He said discretionary fund managers (DFMs) are also set to come under pressure on costs now that advisers will be able to fully separate out the costs of portfolio construction from the underlying fund charges.
He said: “We used to have this discussion about AMCs, then TERs, then OCFs. It has been a complicated journey. In a year’s time, I think we will have decided that an all-out fee will be the answer. We will have got away from this herding of pricing.
“Although everyone had herded to 0.75% AMC (annual management charge), the more you are forced to disclose your other charges, it does break that notion that all funds cost the same. It is a slightly blunt instrument but when we see that this fund has a cost of 0.3% and this of 0.8%, then we can begin to have a conversation about performance in the light of that charge. It is a positive thing.”
Ferguson believes that while there may be some anomalies in the figures to date, the general picture is just about correct.
“There are obviously some dramatic numbers kicking around, which is what you would expect,” he added. “Some may be too high or too low because of the methodology being used, but when it settles down and once everyone has got their sums right, I expect the situation will be broadly as disclosed now. If anyone really felt that the numbers were widely wrong consistently across the market, we would have had a different conversation in the run up to the regulations coming into force.”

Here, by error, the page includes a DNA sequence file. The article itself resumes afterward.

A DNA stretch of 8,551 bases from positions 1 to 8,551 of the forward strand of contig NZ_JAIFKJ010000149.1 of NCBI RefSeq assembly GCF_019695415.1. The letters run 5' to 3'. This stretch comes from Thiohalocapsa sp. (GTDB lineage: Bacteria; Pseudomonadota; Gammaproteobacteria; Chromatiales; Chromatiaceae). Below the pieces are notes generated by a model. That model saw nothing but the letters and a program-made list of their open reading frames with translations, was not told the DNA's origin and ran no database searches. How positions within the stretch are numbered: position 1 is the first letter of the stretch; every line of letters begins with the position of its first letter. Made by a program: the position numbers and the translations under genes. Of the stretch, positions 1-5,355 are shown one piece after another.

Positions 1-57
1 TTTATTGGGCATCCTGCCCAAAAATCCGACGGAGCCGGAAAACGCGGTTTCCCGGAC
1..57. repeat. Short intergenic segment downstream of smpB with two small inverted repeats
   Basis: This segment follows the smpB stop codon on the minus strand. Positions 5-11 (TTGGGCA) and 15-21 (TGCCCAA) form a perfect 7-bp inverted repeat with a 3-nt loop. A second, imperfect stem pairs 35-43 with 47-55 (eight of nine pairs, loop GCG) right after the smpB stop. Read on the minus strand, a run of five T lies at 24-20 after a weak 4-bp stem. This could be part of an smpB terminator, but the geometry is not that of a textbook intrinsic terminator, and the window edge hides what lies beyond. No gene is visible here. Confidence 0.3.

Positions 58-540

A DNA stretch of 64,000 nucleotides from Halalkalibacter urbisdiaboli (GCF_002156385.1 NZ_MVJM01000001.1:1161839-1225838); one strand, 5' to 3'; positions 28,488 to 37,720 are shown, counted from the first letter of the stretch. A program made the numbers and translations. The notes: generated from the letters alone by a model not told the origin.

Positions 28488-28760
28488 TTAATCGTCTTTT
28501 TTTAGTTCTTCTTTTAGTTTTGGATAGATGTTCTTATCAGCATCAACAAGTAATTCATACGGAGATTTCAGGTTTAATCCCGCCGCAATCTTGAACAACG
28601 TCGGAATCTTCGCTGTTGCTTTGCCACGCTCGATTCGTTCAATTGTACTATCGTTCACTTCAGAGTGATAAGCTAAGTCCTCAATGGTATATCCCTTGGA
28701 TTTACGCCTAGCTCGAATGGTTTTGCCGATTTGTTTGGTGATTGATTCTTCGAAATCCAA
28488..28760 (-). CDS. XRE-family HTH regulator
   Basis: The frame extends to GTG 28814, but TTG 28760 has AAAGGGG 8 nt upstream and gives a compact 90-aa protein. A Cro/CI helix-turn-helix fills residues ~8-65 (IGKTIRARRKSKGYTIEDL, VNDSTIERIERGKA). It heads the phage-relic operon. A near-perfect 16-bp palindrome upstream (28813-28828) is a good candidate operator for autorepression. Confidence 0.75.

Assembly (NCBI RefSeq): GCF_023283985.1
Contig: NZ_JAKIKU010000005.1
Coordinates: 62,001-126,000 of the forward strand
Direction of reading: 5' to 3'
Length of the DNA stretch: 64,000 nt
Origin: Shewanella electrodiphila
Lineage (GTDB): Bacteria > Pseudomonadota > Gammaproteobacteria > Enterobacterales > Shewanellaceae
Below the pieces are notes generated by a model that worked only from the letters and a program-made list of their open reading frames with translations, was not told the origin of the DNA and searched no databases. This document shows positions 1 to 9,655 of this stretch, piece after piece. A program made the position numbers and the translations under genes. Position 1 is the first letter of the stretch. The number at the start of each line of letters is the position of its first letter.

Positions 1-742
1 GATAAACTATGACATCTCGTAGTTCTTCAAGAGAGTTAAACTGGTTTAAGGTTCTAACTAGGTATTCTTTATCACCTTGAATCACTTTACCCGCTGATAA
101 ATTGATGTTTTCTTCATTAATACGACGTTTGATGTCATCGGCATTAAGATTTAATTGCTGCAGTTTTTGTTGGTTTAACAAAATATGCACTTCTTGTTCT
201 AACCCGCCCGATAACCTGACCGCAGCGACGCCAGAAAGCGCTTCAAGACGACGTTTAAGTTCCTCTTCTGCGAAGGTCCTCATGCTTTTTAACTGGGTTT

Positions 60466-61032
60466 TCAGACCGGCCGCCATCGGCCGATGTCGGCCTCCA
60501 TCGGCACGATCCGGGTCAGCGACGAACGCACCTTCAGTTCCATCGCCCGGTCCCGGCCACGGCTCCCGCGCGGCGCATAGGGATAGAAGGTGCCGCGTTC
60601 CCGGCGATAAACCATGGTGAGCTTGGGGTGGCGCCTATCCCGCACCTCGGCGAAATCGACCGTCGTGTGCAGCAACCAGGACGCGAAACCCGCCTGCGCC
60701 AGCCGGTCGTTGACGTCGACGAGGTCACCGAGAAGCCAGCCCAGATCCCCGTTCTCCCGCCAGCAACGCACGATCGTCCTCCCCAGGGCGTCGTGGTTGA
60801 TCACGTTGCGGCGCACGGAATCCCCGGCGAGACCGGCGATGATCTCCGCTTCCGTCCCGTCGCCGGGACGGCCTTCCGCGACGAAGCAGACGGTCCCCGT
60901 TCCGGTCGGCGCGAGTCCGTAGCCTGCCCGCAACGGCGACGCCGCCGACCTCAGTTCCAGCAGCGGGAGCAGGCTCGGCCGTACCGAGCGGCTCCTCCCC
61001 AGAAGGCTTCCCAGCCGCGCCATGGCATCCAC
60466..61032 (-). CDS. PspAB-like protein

He added: “Advisers and platforms either chose to or had to become highly transparent in fees in the run up to the RDR, so it doesn’t feel unreasonable that the fund management industry should be exposed to the same disclosure.”
Ferguson said it could also lead to a more sensible debate on whether high portfolio turnover is a good or bad thing, or even a good or a bad thing for a fund at different periods.
“I don’t think people should be really bothered if a fund has huge transaction costs if it delivers on performance. But if charges are at these levels, it underlines why it is so hard to outperform.
“In addition, anything that discloses higher fees, ends up making platforms and advisers look better value for money than they did before. If we knew a passive was available at 30bps on a platform but now we know it costs 25bps, we will get a value for money recalibration.”
DFMs and fund rating firms may also come under increasing scrutiny, he added.
“It will put more pressure on DFM models, where they are charging 30bps for assembling portfolios. That is quite an expensive chunk of cost put into the chain. It is looking quite toppy. It moves fund rating agencies into the spotlight as well. Arguably they should have been helping disclose these costs already. None of these costs are new costs.”